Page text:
• Concerns over trade tensions remain despite the change in the US Administration. With Biden in the White House, some (but not all) tariffs between the EU and US have been lifted. However, many crucial trade disagreements remain. Digital services taxation remains a potential flashpoint for future tariff impositions. It is not yet clear whether the US will support a common approach through the OECD-led process, although support is rising for a global approach to corporate taxationMeanwhile, trading tensions between the US and China remain high, with no indication that Trump-era tariffs would be lifted, whilst both countries continue to pursue an emphasis on self-reliance via reshoring of critical supply chains. Although the US poured cold water on the EU’s forthcoming proposals for a carbon border adjustment mechanism, the disagreement may push the EU into taking a more coordinated approach to the contentious issue. COVID-19 continues to suppress international travel, with extensive border restrictions in place across much of the world.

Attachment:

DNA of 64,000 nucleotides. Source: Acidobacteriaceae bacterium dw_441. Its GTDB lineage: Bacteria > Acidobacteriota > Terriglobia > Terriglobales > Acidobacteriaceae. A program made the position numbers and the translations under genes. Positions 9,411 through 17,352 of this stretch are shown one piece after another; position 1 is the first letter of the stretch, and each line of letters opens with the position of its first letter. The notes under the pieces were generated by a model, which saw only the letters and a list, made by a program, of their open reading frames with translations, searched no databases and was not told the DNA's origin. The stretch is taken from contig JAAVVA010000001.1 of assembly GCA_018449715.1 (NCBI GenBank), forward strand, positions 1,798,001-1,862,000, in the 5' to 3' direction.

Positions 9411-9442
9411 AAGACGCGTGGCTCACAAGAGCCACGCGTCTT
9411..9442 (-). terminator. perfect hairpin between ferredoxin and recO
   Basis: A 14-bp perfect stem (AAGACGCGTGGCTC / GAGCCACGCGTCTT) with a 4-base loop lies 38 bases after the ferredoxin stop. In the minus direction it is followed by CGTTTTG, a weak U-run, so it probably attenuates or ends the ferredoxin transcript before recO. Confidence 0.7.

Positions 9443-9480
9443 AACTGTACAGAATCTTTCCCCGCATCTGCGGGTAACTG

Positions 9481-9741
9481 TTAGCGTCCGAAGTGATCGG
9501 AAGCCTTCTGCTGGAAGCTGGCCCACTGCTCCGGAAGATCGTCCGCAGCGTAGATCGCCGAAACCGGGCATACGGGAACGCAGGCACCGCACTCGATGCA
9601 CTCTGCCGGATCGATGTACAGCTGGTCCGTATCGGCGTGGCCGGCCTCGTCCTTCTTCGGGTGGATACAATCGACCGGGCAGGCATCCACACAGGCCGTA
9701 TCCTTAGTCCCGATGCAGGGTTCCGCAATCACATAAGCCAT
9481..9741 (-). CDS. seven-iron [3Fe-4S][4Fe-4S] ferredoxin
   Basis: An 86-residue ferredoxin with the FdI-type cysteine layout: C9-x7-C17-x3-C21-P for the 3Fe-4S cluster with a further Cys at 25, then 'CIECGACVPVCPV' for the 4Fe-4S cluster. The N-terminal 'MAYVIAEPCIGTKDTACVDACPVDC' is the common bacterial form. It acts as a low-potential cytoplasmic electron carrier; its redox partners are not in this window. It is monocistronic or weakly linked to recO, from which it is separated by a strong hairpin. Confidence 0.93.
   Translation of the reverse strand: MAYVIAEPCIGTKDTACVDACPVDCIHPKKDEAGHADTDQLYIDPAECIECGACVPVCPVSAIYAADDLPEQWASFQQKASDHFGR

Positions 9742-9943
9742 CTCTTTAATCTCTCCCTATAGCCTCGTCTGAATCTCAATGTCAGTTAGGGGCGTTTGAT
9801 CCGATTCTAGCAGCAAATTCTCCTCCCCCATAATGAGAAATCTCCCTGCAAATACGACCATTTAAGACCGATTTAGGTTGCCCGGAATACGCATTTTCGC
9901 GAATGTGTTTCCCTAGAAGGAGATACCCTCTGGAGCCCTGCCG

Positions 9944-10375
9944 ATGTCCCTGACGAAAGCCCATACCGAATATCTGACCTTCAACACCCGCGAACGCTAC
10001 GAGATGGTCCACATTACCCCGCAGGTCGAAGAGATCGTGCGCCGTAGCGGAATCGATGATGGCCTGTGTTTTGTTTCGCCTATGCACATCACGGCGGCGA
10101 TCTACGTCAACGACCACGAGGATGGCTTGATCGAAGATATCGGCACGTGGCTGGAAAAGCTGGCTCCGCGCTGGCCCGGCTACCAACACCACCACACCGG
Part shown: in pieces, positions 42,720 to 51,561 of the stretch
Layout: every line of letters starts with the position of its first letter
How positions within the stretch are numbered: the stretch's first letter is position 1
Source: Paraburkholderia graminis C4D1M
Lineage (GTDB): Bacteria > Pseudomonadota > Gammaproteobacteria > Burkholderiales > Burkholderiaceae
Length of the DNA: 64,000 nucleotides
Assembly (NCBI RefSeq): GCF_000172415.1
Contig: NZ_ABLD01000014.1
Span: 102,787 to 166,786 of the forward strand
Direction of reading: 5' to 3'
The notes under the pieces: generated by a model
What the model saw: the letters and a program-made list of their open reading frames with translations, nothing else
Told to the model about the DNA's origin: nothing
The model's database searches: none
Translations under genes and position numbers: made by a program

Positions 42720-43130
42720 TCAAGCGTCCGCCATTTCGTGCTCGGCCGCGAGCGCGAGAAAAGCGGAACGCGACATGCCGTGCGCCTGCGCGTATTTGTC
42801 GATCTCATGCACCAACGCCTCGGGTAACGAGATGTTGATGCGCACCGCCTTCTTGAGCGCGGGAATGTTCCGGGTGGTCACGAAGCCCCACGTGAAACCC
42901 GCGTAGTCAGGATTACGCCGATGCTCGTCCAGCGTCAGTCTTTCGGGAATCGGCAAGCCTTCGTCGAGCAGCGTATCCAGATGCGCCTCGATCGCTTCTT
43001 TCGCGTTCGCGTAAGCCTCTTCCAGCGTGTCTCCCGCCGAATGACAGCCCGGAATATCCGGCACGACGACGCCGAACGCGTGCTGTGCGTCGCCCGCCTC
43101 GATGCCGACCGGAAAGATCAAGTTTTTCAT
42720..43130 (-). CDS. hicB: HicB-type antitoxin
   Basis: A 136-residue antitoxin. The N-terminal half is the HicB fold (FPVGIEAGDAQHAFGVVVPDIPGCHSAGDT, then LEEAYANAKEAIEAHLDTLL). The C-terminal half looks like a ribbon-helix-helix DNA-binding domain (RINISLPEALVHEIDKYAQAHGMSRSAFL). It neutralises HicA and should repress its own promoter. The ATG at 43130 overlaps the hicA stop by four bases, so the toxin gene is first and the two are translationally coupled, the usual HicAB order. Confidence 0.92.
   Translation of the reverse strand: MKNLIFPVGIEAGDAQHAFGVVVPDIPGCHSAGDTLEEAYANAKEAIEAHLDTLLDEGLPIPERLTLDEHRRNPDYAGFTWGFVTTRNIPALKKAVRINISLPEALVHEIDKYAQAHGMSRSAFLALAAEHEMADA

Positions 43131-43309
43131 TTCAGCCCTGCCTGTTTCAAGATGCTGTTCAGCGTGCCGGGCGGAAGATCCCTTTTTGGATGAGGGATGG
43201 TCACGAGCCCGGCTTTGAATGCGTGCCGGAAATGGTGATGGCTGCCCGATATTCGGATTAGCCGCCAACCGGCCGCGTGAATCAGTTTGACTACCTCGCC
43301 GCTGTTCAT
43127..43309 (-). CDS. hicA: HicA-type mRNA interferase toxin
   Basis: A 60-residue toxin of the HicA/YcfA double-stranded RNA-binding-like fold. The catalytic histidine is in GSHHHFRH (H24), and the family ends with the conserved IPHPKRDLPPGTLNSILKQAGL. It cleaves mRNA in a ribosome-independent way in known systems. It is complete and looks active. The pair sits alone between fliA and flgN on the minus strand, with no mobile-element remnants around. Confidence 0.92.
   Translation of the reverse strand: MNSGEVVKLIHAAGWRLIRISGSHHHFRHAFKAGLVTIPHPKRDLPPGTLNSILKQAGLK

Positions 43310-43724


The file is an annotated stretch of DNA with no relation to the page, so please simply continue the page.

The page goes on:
Indicator #3: Cooperation in the Multilateral System

Assessment:  

Coordinated responses to COVID-19 and humanitarian issuesFragmented responses 

Engagement at multilateral foraUnconstructive and exclusive engagement  

Functional multilateral processes: Somewhat disrupted 

Evidence: